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Committee Approves International Adoption Bill

A bill (S. 682) designed to implement a treaty on international adoption was approved, by voice vote, on April 13 by the Senate Foreign Relations Committee. A similar bill (H.R. 2909) was approved by the House International Relations Committee on March 22 (see The Source, 3/24/00, p. 4).

According to federal statistics, Americans adopted 15,774 children from abroad in 1998. Most of those children were from orphanages and institutions in Russia, China, Korea, and Central and South American countries. However, in many cases, adoptive parents are inadequately prepared for the challenges of adopting such children.

Under The Hague Convention on Protection of Children and Cooperation in Respect of Intercountry Adoption, agencies that arrange international adoptions would be required to provide full health records to parents, basic instruction for dealing with previously institutionalized children, and preparation of parents for potential health issues, such as fetal alcohol syndrome often found in babies from Russia and the former Soviet Union.

Hearings on the issue were held last year in both committees (see The Source, 10/8/99, p. 6; 10/22/99, p. 5). The hearings pertained to S. 682, sponsored by Foreign Relations Committee Chair Jesse Helms (R-NC), and H.R. 2909, sponsored by International Relations Committee Chair Benjamin Gilman (R-NY).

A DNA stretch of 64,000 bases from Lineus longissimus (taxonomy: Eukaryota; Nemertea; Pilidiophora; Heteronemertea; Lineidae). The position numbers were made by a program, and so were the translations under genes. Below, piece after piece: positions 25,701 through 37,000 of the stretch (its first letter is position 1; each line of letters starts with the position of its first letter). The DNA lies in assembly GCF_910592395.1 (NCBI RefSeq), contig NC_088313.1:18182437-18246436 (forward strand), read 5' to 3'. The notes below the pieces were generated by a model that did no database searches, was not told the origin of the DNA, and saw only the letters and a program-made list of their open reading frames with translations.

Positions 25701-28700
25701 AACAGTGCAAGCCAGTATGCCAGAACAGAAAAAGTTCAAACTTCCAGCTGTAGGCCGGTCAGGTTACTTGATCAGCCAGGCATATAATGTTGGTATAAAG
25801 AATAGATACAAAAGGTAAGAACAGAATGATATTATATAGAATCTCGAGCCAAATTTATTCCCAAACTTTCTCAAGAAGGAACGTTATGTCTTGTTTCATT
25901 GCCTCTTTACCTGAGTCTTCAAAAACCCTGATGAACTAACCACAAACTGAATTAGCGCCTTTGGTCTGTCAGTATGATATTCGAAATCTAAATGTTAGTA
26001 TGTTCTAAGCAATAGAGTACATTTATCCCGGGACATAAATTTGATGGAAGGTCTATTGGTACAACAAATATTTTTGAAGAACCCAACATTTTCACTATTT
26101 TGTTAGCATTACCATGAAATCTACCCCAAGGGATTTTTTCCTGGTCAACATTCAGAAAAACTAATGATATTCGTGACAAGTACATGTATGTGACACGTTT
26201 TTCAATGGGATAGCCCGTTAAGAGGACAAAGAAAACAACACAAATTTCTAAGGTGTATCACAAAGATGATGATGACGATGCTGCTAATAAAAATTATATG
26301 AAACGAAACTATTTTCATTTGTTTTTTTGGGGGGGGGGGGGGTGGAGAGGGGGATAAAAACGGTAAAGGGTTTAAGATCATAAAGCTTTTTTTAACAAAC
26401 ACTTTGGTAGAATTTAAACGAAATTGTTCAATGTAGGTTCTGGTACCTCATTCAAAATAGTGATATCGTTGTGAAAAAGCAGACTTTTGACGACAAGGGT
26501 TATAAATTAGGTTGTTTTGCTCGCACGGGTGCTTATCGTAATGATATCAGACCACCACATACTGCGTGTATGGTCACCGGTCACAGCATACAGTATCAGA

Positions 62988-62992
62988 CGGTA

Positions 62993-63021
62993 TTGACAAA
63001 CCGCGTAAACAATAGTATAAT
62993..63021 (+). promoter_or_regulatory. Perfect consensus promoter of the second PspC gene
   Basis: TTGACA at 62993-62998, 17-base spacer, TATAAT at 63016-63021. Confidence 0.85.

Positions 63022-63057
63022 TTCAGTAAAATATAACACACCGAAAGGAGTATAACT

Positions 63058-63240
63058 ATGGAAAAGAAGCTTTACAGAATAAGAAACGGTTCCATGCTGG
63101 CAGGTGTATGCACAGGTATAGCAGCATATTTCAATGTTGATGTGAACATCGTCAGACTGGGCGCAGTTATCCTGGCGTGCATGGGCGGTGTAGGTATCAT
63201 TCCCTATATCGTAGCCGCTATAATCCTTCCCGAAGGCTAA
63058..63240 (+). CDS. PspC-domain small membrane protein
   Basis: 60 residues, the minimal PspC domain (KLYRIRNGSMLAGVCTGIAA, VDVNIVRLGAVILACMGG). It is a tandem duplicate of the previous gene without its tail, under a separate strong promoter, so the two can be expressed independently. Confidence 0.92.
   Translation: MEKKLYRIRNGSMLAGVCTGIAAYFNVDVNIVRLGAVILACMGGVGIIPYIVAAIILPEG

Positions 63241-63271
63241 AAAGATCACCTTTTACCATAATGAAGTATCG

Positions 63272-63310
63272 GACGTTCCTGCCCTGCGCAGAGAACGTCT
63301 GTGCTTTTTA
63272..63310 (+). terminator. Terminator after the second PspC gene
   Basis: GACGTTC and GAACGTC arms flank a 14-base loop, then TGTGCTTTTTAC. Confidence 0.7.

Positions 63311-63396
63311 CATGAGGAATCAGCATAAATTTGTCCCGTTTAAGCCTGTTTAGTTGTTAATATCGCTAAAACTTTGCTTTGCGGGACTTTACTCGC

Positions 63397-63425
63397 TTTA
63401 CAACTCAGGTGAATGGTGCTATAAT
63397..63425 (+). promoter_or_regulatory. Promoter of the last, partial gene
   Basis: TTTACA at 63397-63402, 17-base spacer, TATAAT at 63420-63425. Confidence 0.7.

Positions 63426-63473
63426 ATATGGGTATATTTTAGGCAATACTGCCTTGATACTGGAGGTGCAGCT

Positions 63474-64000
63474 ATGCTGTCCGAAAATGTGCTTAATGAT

Both measures would implement the treaty. Sixty-six nations began negotiations in 1991 and completed the treaty in 1993. Since then, it has been signed and ratified by 35 countries, but not ratified, by 12 others—including the United States.

The key provisions of both bills would:

  • place central authority for enforcing the treaty with the Department of State’s (DOS) Bureau of Consular Affairs;
  • require the DOS and the Immigration and Naturalization Service to develop a system for tracking all international adoptees entering and departing the U.S.;
  • allow nonprofit organizations to review and accredit participating U.S. adoption agencies; and
  • designate the DOS to monitor and accredit adoption agencies from countries other than the U.S.
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